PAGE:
Predicting Invasive Plant Response to Climate Change: Prioritization and Mapping of New Potential Threats to Alberta’s Biodiversity

Shauna-Lee Chai
Amy Nixon
Scott Nielsen
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Climate change will result in more hospitable conditions in Alberta for new invasive species. We assessed 16 potentially new invasive plant species not yet present in Alberta for their invasiveness and climate change-related risk, demonstrating one approach to considering potential consequences of climate change for new non-native plant invasions in the province.
Invasiveness was evaluated based on four attributes: ecological impact, biological
characteristics, dispersal ability and feasibility of control. Climate matching and habitat suitability modeling were used to predict potential invasion risk due to climate change in Alberta. Both approaches predicted an increase in potentially suitable climate space (climate matching) or habitat (habitat suitability modeling) in Alberta for 15 of 16 species between the historic/current climate (1961-1990) and projected future climate (2041-2070; the 2050s).
The top three new potential terrestrial invasive plant threats to Alberta’s biodiversity are giant knotweed (Fallopia sachalinensis), tamarisk (Tamarix chinensis) and alkali swainsonpea (Sphaerophysa salsula). These species received the highest invasiveness score and showed the greatest increase in suitable high risk habitat in Alberta between current and future projected climate.
Ten of the 16 species we assessed are already listed (or have been proposed for listing) on the Alberta Weed Control Act as prohibited noxious species. Two of the species we assessed have ‘not yet been assessed’ by Alberta’s Weed Regulatory Advisory Committee, globe thistle (Echinops sphaerocephalus) and European cotoneaster (Cotoneaster integerrimus), while a further four species assessed are not currently being considered by Alberta’s Weed Regulatory Advisory Committee. They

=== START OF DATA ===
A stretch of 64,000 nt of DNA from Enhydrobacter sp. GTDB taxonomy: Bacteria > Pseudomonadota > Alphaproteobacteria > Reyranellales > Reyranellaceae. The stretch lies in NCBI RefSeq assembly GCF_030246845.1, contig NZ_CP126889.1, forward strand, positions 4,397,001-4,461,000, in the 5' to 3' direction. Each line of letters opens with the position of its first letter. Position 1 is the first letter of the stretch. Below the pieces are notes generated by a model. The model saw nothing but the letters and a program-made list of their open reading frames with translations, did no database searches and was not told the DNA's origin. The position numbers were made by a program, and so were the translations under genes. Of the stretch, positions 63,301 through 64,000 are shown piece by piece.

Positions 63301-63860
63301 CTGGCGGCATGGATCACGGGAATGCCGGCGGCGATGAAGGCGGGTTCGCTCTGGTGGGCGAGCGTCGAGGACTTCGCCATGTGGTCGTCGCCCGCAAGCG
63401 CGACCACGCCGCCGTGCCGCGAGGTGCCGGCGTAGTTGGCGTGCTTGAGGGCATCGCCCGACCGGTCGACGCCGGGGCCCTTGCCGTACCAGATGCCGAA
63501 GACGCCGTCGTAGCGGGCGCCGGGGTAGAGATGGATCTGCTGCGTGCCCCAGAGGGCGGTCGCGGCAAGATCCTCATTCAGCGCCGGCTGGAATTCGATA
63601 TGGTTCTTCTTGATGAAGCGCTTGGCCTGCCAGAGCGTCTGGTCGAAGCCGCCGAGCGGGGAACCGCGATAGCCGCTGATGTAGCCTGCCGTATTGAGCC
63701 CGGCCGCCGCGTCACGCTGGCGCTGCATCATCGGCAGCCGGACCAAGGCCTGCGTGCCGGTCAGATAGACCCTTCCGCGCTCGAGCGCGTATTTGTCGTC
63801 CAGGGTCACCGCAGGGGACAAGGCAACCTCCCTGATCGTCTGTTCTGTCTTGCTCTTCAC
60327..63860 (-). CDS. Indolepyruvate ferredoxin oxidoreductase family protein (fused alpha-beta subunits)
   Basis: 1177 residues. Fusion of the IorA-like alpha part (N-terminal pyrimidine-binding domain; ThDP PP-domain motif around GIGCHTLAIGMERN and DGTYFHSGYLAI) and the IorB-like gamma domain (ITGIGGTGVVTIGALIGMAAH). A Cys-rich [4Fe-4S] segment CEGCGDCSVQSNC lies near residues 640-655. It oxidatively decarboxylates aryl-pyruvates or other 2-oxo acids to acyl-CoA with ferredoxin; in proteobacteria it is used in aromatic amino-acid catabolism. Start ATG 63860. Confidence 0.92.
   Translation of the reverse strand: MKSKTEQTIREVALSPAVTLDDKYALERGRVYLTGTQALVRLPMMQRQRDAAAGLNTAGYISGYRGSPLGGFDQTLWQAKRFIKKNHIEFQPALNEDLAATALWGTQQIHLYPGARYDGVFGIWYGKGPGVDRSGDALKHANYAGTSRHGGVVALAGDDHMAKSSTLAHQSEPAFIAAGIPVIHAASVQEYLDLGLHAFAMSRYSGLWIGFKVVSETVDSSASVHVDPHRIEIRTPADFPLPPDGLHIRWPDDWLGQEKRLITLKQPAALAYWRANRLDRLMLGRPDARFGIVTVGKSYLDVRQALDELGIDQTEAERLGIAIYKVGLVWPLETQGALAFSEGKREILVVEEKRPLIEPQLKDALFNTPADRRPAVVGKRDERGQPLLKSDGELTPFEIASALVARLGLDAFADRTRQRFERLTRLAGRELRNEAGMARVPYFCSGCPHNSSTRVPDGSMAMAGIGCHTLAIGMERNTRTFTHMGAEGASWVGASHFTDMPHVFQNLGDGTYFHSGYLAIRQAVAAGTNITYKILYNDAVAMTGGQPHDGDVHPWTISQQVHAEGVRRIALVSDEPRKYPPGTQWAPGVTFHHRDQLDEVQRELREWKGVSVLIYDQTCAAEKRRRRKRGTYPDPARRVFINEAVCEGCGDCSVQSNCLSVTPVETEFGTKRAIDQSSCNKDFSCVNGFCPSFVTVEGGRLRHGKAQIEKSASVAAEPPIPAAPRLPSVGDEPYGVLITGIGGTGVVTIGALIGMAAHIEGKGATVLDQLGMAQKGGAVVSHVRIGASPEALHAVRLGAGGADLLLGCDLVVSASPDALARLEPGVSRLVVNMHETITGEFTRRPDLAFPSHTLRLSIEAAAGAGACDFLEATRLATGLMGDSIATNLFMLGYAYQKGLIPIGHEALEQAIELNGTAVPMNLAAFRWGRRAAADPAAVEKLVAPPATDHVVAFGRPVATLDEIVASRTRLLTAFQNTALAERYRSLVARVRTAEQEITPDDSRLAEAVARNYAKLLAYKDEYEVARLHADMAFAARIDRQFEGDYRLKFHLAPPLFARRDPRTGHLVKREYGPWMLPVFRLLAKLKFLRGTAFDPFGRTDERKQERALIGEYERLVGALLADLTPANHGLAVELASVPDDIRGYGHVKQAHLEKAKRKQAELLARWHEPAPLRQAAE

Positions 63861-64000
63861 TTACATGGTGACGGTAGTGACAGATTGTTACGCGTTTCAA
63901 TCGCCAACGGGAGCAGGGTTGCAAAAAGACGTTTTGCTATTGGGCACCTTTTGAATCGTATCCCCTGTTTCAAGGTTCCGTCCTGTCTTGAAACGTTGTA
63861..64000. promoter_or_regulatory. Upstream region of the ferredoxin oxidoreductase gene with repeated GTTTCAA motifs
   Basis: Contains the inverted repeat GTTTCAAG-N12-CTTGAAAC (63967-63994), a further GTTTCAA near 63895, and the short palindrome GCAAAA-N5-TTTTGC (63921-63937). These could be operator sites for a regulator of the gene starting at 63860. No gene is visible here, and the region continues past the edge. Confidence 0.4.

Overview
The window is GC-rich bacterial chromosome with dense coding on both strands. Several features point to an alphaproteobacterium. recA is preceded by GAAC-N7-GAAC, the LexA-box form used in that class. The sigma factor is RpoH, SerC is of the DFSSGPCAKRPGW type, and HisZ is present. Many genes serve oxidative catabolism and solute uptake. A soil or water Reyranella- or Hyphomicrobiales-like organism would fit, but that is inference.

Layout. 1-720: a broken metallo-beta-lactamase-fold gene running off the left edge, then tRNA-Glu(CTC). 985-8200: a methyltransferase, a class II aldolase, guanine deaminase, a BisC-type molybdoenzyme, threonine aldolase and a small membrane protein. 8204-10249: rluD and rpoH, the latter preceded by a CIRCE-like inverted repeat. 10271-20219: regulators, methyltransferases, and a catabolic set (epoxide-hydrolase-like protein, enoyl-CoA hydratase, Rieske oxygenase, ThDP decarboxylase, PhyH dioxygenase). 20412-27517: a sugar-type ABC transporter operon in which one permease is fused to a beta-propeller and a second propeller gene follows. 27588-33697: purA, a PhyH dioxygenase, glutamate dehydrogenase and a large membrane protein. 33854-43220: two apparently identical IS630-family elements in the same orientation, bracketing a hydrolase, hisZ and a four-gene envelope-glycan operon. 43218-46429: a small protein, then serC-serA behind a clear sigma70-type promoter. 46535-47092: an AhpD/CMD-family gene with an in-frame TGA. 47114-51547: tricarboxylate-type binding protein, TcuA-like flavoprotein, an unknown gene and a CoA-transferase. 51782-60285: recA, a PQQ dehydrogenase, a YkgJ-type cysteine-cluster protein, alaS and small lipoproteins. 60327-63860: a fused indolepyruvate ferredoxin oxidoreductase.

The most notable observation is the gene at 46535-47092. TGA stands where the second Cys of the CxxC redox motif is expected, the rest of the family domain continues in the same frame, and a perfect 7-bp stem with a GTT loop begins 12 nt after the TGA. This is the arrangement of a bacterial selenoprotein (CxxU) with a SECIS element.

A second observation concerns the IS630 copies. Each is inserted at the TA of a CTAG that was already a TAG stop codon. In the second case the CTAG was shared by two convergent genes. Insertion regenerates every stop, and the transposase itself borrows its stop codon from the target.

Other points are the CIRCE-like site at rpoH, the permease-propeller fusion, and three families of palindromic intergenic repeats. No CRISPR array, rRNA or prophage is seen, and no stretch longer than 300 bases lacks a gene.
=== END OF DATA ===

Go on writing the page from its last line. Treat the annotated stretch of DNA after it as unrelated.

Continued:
are: Syrian bean-caper (Zygophyllum fabago), gorse (Ulex europaeus), Scotch thistle (Onopordum acanthium), and Scotch broom (Cytisus scoparius). We provide suggestions for how climate change may be included in the consideration of these four, as yet unassessed, species under the Weed Control Act. The climate change risk assessment indicated a high risk of invasion in the Grasslands Natural Region. Predictive models for the 2050s suggest that the Municipal Districts of Pincher Creek, Cardston and County of Forty Mile will be the top three municipalities/counties with suitable high risk habitat for the greatest number of new invasive species. Back country areas that are of conservation importance including Wilmore Wilderness Park, Jasper National Park and Banff National Park are also at high risk of invasion by more than one new invasive species.
From a regional perspective, more southerly parts of North America, regions within France and northern Spain may represent areas from which new non-native plant threats to Alberta’s will emerge. Additionally, some regions around the world are predicted to have a higher climate match to Alberta by the 2050s than they do presently, including Newfoundland and Labrador, Turkey, Asia and Russia, which
may facilitate new invasions from these regions.
Managing new non-native species that arrive as a result of climate change can range from eradication to tolerance to acceptance, and deciding on a management response should be done on a case by case basis. Management strategies will require increased coordination across jurisdictions, and should be formulated across wider geographic areas (regional perspectives) and over longer time frames.